Debra K. Cook
Debra Cook focuses her practice primarily in insurance tort and contract actions representing both Plaintiffs and Defendants in litigation in state and federal courts, including trial work and appeals. She has defended commercial clients in personal injury walkway surface claims as well as managed the disposition of walkway surface claims brought against the leading manufacturer and distributor of tile and stone surfaces in the United States. She prosecutes insurance bad faith claims and other commercial contract claims in state and federal court. She was on the trial team that tried an insurance contract and bad faith action to jury verdict and briefed the appeal and cross appeal that resulted afterward.
Prior to joining the firm, Ms. Cook worked as a litigation associate with a regional firm in Los Angeles County, where she litigated disputes for companies involving business torts, personal injury, and breach of contract claims. Ms. Cook has argued several arbitration disputes to disposition. In addition, Ms. Cook was the Risk Manager for Dal-Tile Corporation, the leading supplier of tile and stone products in the United States, overseeing eight trial defense verdicts.
Ms. Cook graduated summa cum laude from Illinois State University in Normal, Illinois with a B.S. in Accountancy in 1987. She became a licensed Certified Public Accountant in Texas and Certified Management Accountant and worked for Price Waterhouse specializing in the audits of insurance company reserves. Afterwards, Ms. Cook developed her expertise in the analysis and management of risk, obtaining a Chartered Property Casualty Underwriters (CPCU) certification and an Associate in Risk Management (ARM) certification. She graduated magna cum laude with a J.D. from Oak Brooke College of Law in 2007.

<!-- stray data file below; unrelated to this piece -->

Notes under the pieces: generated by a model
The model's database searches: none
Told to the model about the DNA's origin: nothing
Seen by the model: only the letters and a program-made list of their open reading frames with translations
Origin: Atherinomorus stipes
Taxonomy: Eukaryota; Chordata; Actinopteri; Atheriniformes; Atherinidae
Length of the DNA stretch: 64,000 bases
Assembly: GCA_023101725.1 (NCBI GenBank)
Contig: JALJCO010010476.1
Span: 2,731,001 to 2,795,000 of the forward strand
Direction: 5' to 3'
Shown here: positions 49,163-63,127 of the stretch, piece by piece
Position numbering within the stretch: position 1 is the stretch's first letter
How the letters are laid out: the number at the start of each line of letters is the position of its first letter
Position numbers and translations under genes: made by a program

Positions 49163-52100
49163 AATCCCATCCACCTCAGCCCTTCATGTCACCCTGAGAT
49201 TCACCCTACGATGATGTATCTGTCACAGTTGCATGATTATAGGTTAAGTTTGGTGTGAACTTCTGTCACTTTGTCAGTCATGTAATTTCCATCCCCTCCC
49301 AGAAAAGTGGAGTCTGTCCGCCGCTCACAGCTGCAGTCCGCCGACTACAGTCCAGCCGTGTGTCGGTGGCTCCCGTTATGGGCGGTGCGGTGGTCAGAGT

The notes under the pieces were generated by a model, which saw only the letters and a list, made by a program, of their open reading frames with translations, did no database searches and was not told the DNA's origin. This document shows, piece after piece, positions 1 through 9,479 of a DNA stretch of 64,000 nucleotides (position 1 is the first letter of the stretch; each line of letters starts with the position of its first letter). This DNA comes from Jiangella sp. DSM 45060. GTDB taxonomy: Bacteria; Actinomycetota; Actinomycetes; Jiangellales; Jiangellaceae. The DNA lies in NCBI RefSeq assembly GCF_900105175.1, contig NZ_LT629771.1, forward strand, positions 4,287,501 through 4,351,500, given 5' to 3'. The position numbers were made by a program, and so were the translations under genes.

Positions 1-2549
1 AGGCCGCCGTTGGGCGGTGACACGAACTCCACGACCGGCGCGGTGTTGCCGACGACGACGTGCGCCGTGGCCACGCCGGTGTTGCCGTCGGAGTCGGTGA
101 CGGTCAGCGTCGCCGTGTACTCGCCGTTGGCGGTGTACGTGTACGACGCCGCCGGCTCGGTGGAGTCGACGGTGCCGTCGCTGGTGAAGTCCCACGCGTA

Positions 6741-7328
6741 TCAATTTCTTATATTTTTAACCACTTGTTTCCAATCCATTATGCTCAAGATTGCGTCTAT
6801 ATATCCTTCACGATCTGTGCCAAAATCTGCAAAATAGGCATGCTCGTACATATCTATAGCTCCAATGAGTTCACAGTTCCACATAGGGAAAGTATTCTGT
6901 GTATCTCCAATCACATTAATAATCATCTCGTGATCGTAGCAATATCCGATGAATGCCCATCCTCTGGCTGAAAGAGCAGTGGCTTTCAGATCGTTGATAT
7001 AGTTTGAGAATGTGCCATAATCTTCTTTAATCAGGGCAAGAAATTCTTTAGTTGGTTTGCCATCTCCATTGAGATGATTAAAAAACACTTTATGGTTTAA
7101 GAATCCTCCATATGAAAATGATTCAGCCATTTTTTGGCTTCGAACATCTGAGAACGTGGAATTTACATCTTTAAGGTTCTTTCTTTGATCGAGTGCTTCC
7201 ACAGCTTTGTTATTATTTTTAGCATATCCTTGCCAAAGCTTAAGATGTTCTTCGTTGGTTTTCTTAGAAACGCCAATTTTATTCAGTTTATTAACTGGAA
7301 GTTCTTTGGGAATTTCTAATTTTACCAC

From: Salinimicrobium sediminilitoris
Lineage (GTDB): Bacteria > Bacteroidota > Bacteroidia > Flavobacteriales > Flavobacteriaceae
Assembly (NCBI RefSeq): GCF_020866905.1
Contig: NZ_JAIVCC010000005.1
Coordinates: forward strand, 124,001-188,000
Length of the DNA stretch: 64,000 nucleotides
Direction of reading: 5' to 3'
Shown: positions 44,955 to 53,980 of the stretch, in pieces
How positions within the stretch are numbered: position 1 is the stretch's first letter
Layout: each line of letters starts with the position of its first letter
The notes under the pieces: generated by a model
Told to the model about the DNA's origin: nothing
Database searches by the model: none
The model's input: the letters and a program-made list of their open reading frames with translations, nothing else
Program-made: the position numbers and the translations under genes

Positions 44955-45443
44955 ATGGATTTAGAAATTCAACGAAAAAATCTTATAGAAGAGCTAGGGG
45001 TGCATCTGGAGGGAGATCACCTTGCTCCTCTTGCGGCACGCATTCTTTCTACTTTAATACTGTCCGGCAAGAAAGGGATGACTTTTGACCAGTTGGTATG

Ms. Cook is admitted to practice law in California and before the United States District Courts for the Central, Northern, Southern, and Eastern Districts of California. Ms. Cook is admitted to practice before the Ninth Circuit; and, in 2014, she was admitted to practice before the United States Supreme Court.